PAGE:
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Scientific discoveries are often given a spin in the form of the ‘eureka’ moment. Well, nothing can be farthest from the truth. Not only are scientific advances not made in leaps and bounds, but they come about with a little help from other dramatis personae such as, alas, businessmen and executives.
The groundbreaking work in optical fibres of the late Professor Sir Charles Kao is by now household. But few have paid attention to the three-year period of 1982–1985 when he was appointed Executive Scientist of International Telephone & Telegraph Co. (ITT), a new post specifically created for him by ITT.
In his memoir A Time and A Tide, Professor Kao recalls how he viewed his new task: ‘The major challenge was to paint a rational picture of the future forces that would propel science and technology forward. I had to first understand the obstacles that were deterring the progress of science and technology, and to estimate whether the progressive removal of the limits set by such obstacles could be done.’
A scientist in an executive position should act like a business strategist doing cost-benefit analyses and feasibility estimates. As a prudent manager, personnel matters too should be top of his do-list. One of the first things Professor Kao did as executive scientist at ITT was to recruit two brilliant young men to form a team of three and directed their effort towards answering some fundamental questions. Another was to set up a team of experts from 10 universities and institutes in related areas so as to tap their expertise and leverage on available resources.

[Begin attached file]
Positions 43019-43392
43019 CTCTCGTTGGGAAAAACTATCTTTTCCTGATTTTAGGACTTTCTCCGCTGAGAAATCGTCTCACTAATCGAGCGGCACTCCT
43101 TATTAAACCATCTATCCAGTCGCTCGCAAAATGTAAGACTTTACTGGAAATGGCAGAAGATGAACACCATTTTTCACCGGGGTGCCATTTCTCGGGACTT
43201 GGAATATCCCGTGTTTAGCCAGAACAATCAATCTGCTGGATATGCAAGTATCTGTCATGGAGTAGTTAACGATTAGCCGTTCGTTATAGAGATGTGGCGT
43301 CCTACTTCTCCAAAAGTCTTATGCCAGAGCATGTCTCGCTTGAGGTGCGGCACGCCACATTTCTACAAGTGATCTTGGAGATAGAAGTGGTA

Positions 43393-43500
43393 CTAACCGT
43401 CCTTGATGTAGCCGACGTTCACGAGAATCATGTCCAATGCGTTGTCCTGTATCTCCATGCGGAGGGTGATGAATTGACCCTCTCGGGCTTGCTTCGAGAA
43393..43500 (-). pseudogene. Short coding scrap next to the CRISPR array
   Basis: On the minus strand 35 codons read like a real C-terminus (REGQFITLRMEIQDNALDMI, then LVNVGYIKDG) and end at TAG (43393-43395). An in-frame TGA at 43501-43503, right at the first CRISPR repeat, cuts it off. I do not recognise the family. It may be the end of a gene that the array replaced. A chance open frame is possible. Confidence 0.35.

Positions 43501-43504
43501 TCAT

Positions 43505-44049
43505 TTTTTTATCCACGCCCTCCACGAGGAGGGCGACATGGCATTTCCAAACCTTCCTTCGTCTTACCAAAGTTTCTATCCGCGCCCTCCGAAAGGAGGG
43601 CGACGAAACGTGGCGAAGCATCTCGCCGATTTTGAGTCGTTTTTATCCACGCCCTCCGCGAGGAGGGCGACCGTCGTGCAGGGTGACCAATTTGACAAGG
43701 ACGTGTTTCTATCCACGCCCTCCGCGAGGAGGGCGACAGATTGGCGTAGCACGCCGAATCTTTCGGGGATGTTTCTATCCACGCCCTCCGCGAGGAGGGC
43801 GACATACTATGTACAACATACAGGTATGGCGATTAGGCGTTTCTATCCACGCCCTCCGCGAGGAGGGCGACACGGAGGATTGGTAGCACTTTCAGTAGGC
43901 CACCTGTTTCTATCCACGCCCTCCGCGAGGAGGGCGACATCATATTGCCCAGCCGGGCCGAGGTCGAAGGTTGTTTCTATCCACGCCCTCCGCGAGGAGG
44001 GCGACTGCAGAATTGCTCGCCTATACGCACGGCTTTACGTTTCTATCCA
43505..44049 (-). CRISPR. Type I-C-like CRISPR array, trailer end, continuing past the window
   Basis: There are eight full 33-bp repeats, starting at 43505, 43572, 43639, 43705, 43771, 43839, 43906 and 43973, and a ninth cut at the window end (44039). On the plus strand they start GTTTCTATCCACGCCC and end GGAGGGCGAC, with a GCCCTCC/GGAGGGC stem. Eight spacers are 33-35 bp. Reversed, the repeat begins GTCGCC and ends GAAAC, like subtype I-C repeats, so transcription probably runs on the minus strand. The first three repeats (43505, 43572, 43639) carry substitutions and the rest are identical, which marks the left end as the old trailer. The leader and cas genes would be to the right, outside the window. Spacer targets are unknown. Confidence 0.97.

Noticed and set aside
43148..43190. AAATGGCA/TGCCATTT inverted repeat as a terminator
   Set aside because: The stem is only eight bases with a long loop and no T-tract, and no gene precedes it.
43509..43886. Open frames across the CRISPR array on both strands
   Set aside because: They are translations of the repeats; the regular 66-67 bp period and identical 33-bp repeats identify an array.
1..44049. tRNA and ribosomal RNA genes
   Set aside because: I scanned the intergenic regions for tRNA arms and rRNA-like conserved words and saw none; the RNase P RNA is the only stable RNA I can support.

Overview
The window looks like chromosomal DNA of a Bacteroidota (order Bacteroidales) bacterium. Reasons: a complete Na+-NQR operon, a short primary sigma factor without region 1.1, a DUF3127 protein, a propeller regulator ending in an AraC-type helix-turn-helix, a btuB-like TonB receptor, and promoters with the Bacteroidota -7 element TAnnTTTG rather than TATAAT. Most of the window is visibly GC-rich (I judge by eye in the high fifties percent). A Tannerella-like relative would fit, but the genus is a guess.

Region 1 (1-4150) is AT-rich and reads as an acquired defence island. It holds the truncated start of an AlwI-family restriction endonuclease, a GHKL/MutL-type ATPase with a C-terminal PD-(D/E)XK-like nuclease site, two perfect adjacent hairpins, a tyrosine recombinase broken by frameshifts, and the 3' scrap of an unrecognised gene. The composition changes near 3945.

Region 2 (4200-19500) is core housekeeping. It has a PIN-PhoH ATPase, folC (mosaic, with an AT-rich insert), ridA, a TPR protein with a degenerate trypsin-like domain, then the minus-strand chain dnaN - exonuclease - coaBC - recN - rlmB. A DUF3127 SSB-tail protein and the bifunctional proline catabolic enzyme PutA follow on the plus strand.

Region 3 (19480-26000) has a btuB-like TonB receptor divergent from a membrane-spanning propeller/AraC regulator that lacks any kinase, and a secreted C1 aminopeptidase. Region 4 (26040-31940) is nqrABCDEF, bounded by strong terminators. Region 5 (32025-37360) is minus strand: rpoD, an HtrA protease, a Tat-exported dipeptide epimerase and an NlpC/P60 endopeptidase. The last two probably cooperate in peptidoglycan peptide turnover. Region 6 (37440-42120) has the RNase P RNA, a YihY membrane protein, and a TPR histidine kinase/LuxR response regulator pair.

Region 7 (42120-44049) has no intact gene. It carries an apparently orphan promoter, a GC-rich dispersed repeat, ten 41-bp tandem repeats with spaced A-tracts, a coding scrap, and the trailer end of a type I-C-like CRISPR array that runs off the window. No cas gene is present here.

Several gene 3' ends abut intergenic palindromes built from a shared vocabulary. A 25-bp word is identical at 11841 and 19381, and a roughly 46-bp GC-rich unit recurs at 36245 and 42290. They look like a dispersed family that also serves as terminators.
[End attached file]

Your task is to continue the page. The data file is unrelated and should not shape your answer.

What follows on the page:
From the vantage point of a top executive, Professor Kao was able to see before everyone else the impact of technology on the market and the world. He concludes, at the beginning of his 1991 book A Choice Fulfilled: ‘Perhaps the most significant factor that technology has brought to us is the means for products to be tailored to meet and satisfy individual needs at affordable prices.’
This article was originally published in No. 525, Newsletter in Oct 2018.